Articles Posted in Clerk Magistrate or Grand Jury Hearings

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I have had many clients who have been charged with stealing items from a store.

If the items are valued over $250 the charge can take the form of a felony

larceny over $250. Shoplifting is a misdemeanor charge and is usually issued for

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In Massachusetts District Court cases can begin by either an arrest and application by the police for a criminal charge to be issued or an application for complaint requesting a clerk magistrates hearing also known as a show cause hearing. When the police are witnesses to an event or the charge is a felony they have the right to apply directly for the charge to be issued and an accused would be brought to court in custody or sent a summons for an arraignment. An arraignment is the formal reading the of charges in open court where a plea of not guilty is entered and the court inquires of the accused as to whether he has an attorney or is seeking a court-appointed attorney because they cannot afford a private attorney. A court appointed attorney is only provided to the indigent or those who make less than a certain amount every year. The amount of salary required to not qualify for a court appointed attorney is very low, if you work at all it is difficult to receive a court-appointed attorney.

The other way the case can begin in District Court other then by arrest and arraignment is by application for criminal complaint. A person is entitled to have a criminal clerk magistrates hearing related to misdemeanors in which the police are not a witness. The clerk magistrate or show cause hearing is an informal hearing in front of the clerk magistrate in which a police officer usually reads from a police report as to the facts which make up the charge against the accused. At times witnesses are brought in by the police to testify especially when it is one witness’s word versus the accused which makes up the case. The standard of proof for issuing the charge is one of probable cause to believe that the accused was involved in the crime. The clerk magistrate’s hearing is not a trial, rules of evidence are relaxed and a clerk is the one who decides whether probable cause exists to issue a charge. An accused can testify and also bring in witnesses or evidence to help explain his side. One must be very careful because the accused will be placed under oath anything a person says at the hearing can be used against him on a later date if the charges issue.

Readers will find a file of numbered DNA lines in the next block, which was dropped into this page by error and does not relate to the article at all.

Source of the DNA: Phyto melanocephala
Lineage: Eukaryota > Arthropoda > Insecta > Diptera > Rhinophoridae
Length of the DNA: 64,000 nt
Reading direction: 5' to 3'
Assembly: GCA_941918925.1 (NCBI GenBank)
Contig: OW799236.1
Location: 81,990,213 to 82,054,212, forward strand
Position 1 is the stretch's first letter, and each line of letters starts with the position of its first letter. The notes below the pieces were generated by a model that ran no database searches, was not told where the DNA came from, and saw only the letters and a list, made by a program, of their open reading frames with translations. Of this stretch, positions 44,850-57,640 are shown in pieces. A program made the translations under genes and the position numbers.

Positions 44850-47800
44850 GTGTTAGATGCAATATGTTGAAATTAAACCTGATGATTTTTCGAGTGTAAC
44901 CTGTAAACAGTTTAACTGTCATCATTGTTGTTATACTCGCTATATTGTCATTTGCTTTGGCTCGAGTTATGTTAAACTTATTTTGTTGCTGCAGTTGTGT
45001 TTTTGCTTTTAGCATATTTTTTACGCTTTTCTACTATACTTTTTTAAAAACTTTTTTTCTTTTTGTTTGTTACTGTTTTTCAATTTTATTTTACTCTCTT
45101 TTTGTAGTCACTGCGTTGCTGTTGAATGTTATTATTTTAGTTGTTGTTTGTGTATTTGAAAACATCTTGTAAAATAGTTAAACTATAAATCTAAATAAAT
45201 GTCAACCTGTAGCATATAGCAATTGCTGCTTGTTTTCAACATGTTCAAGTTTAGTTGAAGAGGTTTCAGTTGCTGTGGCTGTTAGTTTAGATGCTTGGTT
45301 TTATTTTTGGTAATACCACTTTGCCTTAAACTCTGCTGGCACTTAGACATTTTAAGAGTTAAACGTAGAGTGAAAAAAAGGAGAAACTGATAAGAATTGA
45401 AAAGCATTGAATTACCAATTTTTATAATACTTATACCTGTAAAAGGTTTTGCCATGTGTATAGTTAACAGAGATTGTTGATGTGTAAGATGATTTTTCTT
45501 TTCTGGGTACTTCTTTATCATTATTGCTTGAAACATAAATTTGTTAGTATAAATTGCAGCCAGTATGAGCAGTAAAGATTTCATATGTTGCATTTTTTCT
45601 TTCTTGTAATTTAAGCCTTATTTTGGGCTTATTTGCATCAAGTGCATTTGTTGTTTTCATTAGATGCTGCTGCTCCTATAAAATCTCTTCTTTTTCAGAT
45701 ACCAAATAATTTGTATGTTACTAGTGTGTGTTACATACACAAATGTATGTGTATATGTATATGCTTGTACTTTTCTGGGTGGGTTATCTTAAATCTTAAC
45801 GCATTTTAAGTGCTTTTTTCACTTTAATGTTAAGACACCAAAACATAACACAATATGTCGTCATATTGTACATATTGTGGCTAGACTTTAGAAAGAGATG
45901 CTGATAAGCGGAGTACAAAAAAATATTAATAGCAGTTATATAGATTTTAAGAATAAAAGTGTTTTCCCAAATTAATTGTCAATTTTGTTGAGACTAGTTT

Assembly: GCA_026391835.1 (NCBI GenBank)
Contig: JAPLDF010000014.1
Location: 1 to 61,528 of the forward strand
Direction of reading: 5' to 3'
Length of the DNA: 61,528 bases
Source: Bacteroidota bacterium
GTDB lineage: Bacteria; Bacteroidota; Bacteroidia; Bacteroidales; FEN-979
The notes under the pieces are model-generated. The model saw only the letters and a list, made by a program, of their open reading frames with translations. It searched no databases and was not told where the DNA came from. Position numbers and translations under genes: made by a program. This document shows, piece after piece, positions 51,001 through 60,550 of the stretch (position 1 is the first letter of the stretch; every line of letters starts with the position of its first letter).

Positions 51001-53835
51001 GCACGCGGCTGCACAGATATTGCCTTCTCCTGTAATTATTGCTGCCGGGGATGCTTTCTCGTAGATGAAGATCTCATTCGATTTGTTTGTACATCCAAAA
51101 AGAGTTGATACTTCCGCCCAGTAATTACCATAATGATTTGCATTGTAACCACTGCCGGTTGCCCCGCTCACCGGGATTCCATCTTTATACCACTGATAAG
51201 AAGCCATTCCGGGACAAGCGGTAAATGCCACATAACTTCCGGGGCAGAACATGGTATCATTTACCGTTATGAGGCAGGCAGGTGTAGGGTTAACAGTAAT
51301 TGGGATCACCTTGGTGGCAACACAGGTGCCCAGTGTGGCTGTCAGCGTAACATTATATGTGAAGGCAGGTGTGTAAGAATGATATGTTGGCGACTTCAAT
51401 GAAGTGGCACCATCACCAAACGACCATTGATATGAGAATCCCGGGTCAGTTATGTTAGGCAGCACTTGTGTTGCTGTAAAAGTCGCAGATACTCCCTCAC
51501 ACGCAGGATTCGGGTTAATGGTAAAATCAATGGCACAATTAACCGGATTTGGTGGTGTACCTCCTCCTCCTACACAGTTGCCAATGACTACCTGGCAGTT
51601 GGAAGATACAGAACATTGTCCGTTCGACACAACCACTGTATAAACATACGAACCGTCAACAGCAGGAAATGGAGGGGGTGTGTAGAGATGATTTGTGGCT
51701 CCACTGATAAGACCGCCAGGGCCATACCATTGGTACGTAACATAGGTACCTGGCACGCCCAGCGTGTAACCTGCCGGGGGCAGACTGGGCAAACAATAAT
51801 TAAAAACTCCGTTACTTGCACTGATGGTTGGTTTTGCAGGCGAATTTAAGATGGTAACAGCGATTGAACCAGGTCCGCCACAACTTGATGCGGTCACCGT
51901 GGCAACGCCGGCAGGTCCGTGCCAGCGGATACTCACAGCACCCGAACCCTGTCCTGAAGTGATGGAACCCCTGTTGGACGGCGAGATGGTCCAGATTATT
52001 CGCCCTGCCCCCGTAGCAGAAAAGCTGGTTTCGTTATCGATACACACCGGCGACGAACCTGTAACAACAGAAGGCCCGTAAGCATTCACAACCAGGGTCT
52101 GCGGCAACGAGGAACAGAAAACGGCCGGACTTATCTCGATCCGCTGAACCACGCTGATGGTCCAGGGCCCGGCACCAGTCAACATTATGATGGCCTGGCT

The clerk magistrate can decide not to issue the charge and take the matter under advisement where it will disappear after a certain amount of time as long as there are no new accusations against the accused. A matter can always be brought back on a later date and issued if new developments have aggravated the situation.